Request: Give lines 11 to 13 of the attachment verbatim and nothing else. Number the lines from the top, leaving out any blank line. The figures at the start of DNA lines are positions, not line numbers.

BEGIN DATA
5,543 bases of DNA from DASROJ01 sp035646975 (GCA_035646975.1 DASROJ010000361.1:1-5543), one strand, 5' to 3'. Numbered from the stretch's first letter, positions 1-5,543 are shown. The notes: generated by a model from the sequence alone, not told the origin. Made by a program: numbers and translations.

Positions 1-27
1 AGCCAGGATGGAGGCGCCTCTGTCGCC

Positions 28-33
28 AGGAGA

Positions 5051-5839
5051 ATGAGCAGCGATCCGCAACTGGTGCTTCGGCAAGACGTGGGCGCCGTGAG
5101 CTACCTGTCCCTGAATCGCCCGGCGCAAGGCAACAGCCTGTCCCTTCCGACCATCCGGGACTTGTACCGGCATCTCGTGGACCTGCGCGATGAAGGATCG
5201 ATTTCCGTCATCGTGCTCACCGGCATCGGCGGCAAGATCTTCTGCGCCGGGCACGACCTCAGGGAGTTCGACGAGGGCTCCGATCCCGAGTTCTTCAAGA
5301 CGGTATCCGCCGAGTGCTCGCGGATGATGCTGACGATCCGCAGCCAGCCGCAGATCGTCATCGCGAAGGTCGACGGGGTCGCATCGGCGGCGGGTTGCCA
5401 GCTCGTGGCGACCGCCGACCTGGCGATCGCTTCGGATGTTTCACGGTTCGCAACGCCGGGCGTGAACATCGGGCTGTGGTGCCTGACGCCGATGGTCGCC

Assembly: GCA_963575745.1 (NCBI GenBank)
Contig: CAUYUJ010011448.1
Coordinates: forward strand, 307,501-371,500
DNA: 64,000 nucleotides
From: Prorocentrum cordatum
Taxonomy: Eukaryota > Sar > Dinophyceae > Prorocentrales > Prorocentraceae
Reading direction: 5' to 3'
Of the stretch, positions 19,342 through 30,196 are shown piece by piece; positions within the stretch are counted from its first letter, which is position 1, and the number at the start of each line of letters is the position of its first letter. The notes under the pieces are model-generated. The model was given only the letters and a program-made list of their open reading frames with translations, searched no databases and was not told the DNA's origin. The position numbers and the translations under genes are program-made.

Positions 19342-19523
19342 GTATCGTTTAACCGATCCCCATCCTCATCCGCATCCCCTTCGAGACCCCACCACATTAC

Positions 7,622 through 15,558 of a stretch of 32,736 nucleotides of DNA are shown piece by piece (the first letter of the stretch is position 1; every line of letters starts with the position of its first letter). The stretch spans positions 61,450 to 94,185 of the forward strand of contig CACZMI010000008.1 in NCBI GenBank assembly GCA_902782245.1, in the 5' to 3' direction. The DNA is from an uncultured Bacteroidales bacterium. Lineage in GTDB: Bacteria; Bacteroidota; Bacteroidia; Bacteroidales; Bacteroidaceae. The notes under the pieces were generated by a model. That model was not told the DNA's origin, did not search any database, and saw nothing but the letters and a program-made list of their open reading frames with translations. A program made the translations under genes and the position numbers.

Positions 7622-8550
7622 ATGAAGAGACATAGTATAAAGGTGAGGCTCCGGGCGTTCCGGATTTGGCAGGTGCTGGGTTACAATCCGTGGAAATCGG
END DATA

5401 GCTCGTGGCGACCGCCGACCTGGCGATCGCTTCGGATGTTTCACGGTTCGCAACGCCGGGCGTGAACATCGGGCTGTGGTGCCTGACGCCGATGGTCGCC

Assembly: GCA_963575745.1 (NCBI GenBank)
Contig: CAUYUJ010011448.1